ChromeLogger for PHP

I recently came across this great plugin for Chrome called Chrome Logger.

Basically, it allows you to target the developer console in Chrome from within PHP. It’s really handy for debugging live PHP sites without printing nasty var_dump()’s to the screen, or SSH’ing into a server and watching logs.

It’s really simple to use too.

In my case for PHP get the script to integrate with the plugin:

Then in your code, just include the chromephp plugin:

include ABSPATH . 'ChromeLogger.php';
ChromePhp::log('Hello console!');
ChromePhp::warn('something went wrong!');

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That’s it, then you get pretty debugging information in your console:


Sending vCalendar/iCal Invites with PHP and Mailgun

Update, you can use the live application here!


Recently I was tasked with the job of creating an application that would create and send calendar invites to a users email.

On the surface it seemed like a very simple build, send an email, attach a calendar invite. Done. Right?

Not so much, here’s the run down of how I accomplished it.

Libraries/Services used:

The first step was to get Mailgun setup and working. It was SUPER easy to get started with and start sending mail. I’m a big fan of the service because they have lots of documentation tailored per language, as well as all the fun analytics for mail deliveries, opens and bounces/errors. Very easy to see how your app is running from a mail perspective. It only started to cost us ($89/month) when we wanted to have a custom sending domain for anti-SPAM reasons.

Rather than using the native sendmail() function, using a third-party email service allows for a better guaranteed sendability and general ease of development. Mail won’t get blocked as SPAM (as much) and it will generally send mail quicker.

Mailgun does provide an API, which I used at first, but I found that with custom attachments and MIME headers, it was much easier to use it as an SMTP service in conjunction with SwiftMailer.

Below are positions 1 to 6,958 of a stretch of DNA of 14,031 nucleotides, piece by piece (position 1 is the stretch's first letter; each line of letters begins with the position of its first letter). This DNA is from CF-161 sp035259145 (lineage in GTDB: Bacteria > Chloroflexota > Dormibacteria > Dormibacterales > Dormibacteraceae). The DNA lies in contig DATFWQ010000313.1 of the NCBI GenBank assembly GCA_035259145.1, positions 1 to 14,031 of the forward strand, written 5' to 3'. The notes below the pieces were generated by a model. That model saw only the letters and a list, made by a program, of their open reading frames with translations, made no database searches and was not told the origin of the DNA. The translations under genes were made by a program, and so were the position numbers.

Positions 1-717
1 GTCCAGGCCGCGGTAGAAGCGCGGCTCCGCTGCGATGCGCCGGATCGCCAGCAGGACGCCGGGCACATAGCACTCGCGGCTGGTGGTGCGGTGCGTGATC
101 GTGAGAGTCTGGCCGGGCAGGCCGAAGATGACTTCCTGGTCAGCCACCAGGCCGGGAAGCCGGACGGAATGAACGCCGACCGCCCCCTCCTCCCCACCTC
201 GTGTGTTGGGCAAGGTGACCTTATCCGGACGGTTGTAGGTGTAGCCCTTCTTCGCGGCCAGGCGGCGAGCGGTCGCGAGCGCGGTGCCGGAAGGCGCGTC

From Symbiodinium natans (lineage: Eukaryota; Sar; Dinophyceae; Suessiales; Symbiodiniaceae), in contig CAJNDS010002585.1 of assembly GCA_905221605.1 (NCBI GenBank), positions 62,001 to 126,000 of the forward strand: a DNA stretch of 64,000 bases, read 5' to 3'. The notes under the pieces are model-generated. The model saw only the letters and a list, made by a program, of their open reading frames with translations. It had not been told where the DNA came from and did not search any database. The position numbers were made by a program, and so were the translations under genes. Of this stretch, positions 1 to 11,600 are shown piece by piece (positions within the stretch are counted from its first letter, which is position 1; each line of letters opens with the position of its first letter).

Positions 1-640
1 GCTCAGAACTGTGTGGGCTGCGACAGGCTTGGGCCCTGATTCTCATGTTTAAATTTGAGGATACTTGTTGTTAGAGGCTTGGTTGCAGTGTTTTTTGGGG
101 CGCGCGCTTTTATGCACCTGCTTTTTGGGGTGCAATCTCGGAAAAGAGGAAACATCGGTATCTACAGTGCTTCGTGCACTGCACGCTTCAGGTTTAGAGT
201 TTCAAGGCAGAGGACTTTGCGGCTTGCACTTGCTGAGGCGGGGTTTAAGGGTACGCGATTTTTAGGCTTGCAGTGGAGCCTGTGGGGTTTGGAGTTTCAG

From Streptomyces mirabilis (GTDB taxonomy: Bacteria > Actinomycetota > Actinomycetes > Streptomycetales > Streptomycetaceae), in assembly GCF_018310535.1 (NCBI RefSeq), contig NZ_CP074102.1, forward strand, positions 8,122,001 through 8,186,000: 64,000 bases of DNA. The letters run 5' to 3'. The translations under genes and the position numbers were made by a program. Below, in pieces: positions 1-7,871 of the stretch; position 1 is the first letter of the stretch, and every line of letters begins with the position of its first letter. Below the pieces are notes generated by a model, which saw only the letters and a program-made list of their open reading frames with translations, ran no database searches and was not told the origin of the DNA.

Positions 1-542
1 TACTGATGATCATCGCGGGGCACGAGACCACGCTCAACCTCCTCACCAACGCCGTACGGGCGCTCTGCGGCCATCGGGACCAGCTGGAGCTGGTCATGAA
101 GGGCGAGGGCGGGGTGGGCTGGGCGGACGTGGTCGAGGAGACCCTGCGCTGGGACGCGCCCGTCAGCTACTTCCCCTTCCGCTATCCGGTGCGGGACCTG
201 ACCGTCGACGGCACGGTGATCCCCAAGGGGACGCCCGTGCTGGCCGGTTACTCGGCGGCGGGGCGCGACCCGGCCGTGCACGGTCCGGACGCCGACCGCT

require_once 'swiftmailer/lib/swift_required.php';
// Create the Transport
$transport = Swift_SmtpTransport::newInstance ( '', 25 )
->setUsername ( '' )
->setPassword ( 'rand0mpa55' );
//Helps for sending mail locally during development
$transport->setLocalDomain ( '[]' );
// Create the Mailer using your created Transport
$mailer = Swift_Mailer::newInstance ( $transport );

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Once Swiftmailer and Mailgun were all setup, it was time to create and attach the calendar event.

This was one of the more tricky parts since most of the docs and help I found on StackOverflow was manually mashing together things together as a string, then manually setting mail MIME headers. Gross.

Eventually I did run across the Sabre VObject project (, and things went smoothly from there.

//Using composer to get the Sabre lib
require dirname ( __FILE__ ) . '/../vendor/autoload.php';
use Sabre\VObject\Component\VCalendar;
// Create a message
$message = Swift_Message::newInstance ( 'Message Title' )
->setFrom ( array( ' ' => 'John Doe' ) )
->setTo ( array( $email ) )
->setSubject ( "Cool message subject" )
->setBody ( $body )
->setContentType ( 'text/html' );
//Set the 'from' to something a bit nicer
$from = $message->getHeaders ()->get ( 'From' );
$from->setNameAddresses ( array(
' ' => 'John Doe',
) );
$headers = $message->getHeaders ();
//Add text header for Mailgun campaign tracking
$headers->addTextHeader ( 'X-Mailgun-Campaign-Id', '[mailgun-campaign-id]]' );
//Create calendar invite with Sabre VOject lib
$cal = new VCalendar();
//Create a meeting invite that lasts 2 hours on the same day
$vevent = $cal->add ( 'VEVENT', array(
'summary' => $subject,
'location' => 'Meeting room 1',
'dtstart' => new DateTime( $mtg_date . ' 09:00:00', new \DateTimeZone( 'America/Toronto' ) ),
'dtend' => new DateTime( $mtg_date . ' 11:00:00', new \DateTimeZone( 'America/Toronto' ) ),
'method' => 'REQUEST'
) );
//Make ical
$data = $cal->serialize ();
$filename = "invite.ics";
//Attach the calendar invite to the mail
$attachment = Swift_Attachment::newInstance ()
->setFilename ( $filename )
->setContentType ( 'text/calendar' )
->setBody ( $data );
$message->attach ( $attachment );
$result = $mailer->send ( $message );

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And that’s pretty much it. Works well and tested accross multiple mail clients.